3. From back in the day before secularism got a stranglehold on Hoosier jurists comes this great excerpt via Indiana federal court judge Allan Sharp, dedicated to those many Indiana government attorneys (with whom I have dealt) who count the law as a mere tool, an optional tool that is not to be used when political correctness compels a more acceptable result than merely following the path that the law directs: ALLEN SHARP, District Judge. I. In a scene following a visit by Henry VIII to the home of Sir Thomas More, playwriter Robert Bolt puts the following words into the mouths of his characters: Margaret: Father, that man's bad. MORE: There is no law against that. ROPER: There is! God's law! MORE: Then God can arrest him. ROPER: Sophistication upon sophistication! MORE: No, sheer simplicity. The law, Roper, the law. I know what's legal not what's right. And I'll stick to what's legal. ROPER: Then you set man's law above God's! MORE: No, far below; but let me draw your attention to a fact I'm not God. The currents and eddies of right and wrong, which you find such plain sailing, I can't navigate. I'm no voyager. But in the thickets of law, oh, there I'm a forester. I doubt if there's a man alive who could follow me there, thank God... ALICE: (Exasperated, pointing after Rich) While you talk, he's gone! MORE: And go he should, if he was the Devil himself, until he broke the law! ROPER: So now you'd give the Devil benefit of law! MORE: Yes. What would you do? Cut a great road through the law to get after the Devil? ROPER: I'd cut down every law in England to do that! MORE: (Roused and excited) Oh? (Advances on Roper) And when the last law was down, and the Devil turned round on you where would you hide, Roper, the laws being flat? (He leaves *1257 him) This country's planted thick with laws from coast to coast man's laws, not God's and if you cut them down and you're just the man to do it d'you really think you would stand upright in the winds that would blow then? (Quietly) Yes, I'd give the Devil benefit of law, for my own safety's sake. ROPER: I have long suspected this; this is the golden calf; the law's your god. MORE: (Wearily) Oh, Roper, you're a fool, God's my god... (Rather bitterly) But I find him rather too (Very bitterly) subtle... I don't know where he is nor what he wants. ROPER: My God wants service, to the end and unremitting; nothing else! MORE: (Dryly) Are you sure that's God! He sounds like Moloch. But indeed it may be God And whoever hunts for me, Roper, God or Devil, will find me hiding in the thickets of the law! And I'll hide my daughter with me! Not hoist her up the mainmast of your seagoing principles! They put about too nimbly! (Exit More. They all look after him). Pgs. 65-67, A MAN FOR ALL SEASONS A Play in Two Acts, Robert Bolt, Random House, New York, 1960. Linley E. Pearson, Atty. Gen. of Indiana, Indianapolis, for defendants. Childs v. Duckworth, 509 F. Supp. 1254, 1256 (N.D. Ind. 1981) aff'd, 705 F.2d 915 (7th Cir. 1983)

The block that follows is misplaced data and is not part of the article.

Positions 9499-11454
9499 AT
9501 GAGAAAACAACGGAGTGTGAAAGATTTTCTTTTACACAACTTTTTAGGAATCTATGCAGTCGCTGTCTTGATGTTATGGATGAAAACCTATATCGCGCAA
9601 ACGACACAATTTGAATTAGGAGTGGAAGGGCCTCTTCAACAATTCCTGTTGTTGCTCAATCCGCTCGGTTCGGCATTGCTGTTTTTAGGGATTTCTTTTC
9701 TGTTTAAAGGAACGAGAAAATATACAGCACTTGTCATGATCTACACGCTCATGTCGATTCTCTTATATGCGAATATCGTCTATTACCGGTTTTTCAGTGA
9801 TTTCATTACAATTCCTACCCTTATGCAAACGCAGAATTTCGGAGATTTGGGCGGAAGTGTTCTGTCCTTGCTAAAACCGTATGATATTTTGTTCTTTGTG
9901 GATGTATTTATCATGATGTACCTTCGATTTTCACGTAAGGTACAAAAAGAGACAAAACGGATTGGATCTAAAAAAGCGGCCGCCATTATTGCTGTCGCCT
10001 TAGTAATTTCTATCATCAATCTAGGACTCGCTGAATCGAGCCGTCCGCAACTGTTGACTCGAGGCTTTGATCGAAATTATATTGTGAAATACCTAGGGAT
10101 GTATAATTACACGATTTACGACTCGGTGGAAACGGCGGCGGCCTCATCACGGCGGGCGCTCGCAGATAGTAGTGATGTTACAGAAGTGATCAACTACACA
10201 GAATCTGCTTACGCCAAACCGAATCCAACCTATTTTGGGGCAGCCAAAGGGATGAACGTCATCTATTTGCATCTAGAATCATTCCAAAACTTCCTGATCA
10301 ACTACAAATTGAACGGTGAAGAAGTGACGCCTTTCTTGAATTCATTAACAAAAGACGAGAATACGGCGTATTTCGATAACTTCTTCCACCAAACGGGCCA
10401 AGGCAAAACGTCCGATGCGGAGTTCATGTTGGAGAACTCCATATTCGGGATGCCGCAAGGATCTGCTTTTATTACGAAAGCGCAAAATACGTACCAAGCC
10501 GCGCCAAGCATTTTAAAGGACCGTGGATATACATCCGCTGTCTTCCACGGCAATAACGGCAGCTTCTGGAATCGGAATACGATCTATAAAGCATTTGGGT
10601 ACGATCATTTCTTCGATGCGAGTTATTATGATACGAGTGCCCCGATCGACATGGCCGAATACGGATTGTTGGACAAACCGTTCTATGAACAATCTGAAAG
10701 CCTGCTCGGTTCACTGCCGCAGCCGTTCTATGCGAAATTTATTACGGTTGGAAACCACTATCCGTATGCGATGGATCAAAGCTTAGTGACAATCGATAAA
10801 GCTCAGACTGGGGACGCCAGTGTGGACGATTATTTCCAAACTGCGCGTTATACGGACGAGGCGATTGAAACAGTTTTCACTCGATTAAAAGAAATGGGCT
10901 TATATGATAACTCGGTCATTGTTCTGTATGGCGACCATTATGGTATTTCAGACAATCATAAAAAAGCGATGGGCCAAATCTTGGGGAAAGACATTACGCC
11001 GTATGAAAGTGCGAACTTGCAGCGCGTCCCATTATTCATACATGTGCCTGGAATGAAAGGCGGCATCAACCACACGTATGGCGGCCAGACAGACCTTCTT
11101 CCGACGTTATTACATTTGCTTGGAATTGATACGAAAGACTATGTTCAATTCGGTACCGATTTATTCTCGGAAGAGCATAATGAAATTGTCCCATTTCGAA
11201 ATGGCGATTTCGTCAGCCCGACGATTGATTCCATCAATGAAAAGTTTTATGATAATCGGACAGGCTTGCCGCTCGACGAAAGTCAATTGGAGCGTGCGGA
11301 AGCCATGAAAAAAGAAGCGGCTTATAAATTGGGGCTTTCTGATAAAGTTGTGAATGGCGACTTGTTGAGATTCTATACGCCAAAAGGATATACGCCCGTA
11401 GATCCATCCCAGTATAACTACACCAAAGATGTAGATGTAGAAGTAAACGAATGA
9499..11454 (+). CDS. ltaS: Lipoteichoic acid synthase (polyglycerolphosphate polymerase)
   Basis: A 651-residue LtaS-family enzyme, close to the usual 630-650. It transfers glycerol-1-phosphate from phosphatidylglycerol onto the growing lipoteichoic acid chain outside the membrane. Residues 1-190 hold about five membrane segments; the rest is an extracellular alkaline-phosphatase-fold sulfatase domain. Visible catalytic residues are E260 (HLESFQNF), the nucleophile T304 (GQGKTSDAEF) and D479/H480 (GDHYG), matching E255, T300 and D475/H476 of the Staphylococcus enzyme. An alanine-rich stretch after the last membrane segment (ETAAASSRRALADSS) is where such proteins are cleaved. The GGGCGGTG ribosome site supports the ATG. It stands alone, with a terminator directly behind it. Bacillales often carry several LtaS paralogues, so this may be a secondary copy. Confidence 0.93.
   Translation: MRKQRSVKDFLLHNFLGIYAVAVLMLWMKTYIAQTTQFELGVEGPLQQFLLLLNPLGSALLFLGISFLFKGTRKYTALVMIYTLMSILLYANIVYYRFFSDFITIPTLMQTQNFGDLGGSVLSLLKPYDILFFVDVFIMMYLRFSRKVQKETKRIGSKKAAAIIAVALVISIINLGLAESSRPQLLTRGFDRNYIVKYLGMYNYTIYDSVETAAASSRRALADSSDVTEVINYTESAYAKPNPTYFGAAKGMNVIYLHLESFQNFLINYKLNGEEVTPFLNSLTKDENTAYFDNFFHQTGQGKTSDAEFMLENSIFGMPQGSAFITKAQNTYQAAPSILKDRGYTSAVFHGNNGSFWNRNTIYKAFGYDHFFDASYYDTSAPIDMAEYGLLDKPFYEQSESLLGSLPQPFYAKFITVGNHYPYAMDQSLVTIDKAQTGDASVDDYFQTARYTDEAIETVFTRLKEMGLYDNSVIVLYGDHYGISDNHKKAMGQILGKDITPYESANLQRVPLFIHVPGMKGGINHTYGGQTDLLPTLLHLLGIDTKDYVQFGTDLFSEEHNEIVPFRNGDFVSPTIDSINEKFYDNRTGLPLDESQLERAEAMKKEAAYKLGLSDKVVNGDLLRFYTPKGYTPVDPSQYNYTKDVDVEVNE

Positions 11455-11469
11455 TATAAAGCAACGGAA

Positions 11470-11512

4. "Meanwhile small- and mid-size firms are getting squeezed and likely will not survive unless they become a boutique firm." I've been a business attorney in small, and now mid-size firm for over 30 years, and for over 30 years legal consultants have been preaching this exact same mantra of impending doom for small and mid-sized firms -- verbatim. This claim apparently helps them gin up merger opportunities from smaller firms who become convinced that they need to become larger overnight. The claim that large corporations are interested in cost-saving and efficiency has likewise been preached for decades, and is likewise bunk. If large corporations had any real interest in saving money they wouldn't use large law firms whose rates are substantially higher than those of high-quality mid-sized firms.

  5. The family is the foundation of all human government. That is the Grand Design. Modern governments throw off this Design and make bureaucratic war against the family, as does Hollywood and cultural elitists such as third wave feminists. Since WWII we have been on a ship of fools that way, with both the elite and government and their social engineering hacks relentlessly attacking the very foundation of social order. And their success? See it in the streets of Fergusson, on the food stamp doles (mostly broken families)and in the above article. Reject the Grand Design for true social function, enter the Glorious State to manage social dysfunction. Our Brave New World will be a prison camp, and we will welcome it as the only way to manage given the anarchy without it.